Canary Islands

Walking Holidays in the Canary Islands Walking Holidays in the Canary Islands Walking Holidays in the Canary Islands

Canary Islands Walking Holidays

The Canary Islands (the Canaries) are a Spanish archipelago situated off the northwest coast of mainland Africa. Beyond its popular beaches, the natural beauty and amiable climate of these exotic island make them an ideal year-round walking destination. Our Canaries walking focus on the islands of Tenerife and La Gomera, which offer a variety of walks, suitable for all experience levels.



Tenerife is the highest island in the Atlantic and is the largest of the Canary Islands at 1275 square miles. Mount Teide in the centre of the island is Spain's highest mountain and the third tallest volcano in the world. Walking in Tenerife is hugely varied and the aim of our walking holidays is to show you as much as possible. From the ancient university town of La Laguna, a UNESCO World Heritage Site, and the elegant resort of Puerto de la Cruz on the north coast we have selected a programme of varied walks, which when combined with the walking on Mount Teide make for a wonderful week. 

Some of the highlights of walking in Tenerife include discovering the Cañadas del Teide and the fascinating Roques de Garcia, exploring the rugged Anaga peninsula - its top covered in dripping ancient 'laurisilva' woodland, and strolling through the cultivated fields, tiny villages, then dry cactus strewn valleys to reach the rocky coast. 

La Gomera

If you have been walking on the Spanish mainland, or have been to the Canaries before and you come to La Gomera, you will probably notice that the second smallest island of the Canaries is something special, and altogether quite different. Some people liken it to Spain in the 1970s, but if you have travelled to countries of Central or South America, there are certainly Latin American elements that you will recognize in the villages and landscapes.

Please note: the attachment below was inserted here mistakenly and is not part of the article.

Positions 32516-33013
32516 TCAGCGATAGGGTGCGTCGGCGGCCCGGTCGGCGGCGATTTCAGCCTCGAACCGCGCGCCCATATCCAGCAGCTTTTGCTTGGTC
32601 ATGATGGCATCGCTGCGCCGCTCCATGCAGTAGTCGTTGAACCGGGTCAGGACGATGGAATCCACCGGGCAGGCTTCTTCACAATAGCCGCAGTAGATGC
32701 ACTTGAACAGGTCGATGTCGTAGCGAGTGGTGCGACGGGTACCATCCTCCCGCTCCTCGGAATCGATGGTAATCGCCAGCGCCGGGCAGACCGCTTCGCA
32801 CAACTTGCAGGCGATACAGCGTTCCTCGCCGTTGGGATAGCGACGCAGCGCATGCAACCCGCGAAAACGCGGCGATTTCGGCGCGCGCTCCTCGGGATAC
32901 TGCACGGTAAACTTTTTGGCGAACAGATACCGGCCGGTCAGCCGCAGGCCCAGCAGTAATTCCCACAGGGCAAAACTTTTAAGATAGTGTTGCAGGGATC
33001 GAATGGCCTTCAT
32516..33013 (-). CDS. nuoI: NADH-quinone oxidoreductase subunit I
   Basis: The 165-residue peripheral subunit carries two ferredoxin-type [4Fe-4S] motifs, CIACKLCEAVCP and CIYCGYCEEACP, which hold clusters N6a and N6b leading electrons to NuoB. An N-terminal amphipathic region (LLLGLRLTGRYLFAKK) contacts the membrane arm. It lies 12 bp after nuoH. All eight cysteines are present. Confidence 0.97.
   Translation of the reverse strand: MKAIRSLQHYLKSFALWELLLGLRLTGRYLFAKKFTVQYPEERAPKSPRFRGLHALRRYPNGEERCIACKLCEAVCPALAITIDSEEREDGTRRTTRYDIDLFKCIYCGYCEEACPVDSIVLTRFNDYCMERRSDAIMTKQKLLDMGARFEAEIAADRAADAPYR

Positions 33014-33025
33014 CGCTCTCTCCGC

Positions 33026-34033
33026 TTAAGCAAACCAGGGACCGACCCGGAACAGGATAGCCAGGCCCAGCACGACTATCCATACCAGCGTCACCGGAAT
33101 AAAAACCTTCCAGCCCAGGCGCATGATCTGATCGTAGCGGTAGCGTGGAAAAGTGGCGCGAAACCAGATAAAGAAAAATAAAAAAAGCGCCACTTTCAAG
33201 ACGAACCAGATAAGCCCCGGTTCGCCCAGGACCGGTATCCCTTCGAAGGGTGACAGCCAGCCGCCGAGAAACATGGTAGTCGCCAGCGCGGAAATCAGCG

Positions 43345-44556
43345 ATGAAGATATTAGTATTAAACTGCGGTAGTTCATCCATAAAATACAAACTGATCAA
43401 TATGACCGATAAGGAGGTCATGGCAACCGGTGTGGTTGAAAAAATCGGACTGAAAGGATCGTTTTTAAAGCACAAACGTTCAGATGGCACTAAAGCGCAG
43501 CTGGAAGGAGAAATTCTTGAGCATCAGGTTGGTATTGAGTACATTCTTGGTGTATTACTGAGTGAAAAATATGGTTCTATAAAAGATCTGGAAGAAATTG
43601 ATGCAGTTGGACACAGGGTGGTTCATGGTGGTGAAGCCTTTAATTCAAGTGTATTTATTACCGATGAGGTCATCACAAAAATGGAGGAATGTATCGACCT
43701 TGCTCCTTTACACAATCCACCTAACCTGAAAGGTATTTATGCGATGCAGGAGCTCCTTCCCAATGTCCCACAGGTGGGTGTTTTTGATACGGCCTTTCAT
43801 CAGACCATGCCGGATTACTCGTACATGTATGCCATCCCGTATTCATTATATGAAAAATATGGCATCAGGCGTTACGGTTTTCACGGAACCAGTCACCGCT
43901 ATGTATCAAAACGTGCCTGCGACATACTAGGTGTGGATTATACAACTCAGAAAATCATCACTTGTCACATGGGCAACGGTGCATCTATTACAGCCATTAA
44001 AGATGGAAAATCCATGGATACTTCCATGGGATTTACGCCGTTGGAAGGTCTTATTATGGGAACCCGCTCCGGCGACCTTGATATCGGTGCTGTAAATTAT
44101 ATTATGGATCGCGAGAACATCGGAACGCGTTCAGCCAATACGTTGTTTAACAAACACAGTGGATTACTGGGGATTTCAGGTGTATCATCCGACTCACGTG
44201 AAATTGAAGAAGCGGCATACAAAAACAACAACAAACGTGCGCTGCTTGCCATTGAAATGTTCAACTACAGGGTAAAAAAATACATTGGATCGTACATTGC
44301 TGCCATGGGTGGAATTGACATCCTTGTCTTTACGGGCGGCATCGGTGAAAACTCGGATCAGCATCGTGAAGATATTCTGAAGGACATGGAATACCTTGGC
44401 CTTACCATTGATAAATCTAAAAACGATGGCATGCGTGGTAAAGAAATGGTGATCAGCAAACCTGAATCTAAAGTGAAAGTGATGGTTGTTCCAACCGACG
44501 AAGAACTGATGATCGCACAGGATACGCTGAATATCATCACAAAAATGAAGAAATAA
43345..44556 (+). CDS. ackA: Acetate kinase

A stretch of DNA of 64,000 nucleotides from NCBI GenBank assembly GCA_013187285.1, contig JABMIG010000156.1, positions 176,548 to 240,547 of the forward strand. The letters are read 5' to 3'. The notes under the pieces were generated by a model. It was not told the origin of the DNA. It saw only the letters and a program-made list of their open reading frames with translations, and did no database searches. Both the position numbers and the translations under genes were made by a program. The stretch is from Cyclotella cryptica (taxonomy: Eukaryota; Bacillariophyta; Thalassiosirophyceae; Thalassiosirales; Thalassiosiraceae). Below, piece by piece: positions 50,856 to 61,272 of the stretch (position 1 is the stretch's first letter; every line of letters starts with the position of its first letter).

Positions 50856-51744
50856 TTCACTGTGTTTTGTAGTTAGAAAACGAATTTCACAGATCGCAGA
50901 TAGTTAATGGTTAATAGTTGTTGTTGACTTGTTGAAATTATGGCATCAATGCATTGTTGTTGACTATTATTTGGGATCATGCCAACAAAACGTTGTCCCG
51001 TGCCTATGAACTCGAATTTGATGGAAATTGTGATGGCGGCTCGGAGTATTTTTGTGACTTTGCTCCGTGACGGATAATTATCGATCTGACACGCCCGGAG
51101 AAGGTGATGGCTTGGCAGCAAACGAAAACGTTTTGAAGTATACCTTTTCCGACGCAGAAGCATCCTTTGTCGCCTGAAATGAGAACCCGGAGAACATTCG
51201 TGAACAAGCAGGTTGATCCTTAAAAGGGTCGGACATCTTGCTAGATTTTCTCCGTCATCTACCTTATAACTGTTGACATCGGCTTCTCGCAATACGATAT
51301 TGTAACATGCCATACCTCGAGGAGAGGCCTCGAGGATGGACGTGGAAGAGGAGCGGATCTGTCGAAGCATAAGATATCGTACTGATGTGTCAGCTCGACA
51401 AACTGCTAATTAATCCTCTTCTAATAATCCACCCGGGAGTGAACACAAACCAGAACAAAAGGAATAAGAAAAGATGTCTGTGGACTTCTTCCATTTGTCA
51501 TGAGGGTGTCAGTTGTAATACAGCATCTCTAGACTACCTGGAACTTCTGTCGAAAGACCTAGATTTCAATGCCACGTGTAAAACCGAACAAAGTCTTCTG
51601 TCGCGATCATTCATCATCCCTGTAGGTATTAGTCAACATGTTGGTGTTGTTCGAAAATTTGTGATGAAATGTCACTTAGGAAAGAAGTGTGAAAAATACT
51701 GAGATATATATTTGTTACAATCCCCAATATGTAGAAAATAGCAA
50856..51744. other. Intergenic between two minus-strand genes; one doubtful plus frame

Due to the fact that most Spanish tourism has been beach focused and that Gomera has little flat land and only a few small beaches with deep water and sometimes strong currents, it has survived from the frenzy of development seen elsewhere in the Spanish territories. As a result the island has an old world rural feel to it with homesteads, small vineyards, layers of terraces and large rocky peaks set in an amazing crown of Laurisilva - a laurel cloud forest. A remnant of the last Ice Age and Tertiary period, the Laurisilva is kept alive by trade wind rains and the sound conservation by the Garajonay National Park (which enjoys UNESCO recognition),where other islands have been largely deforested.


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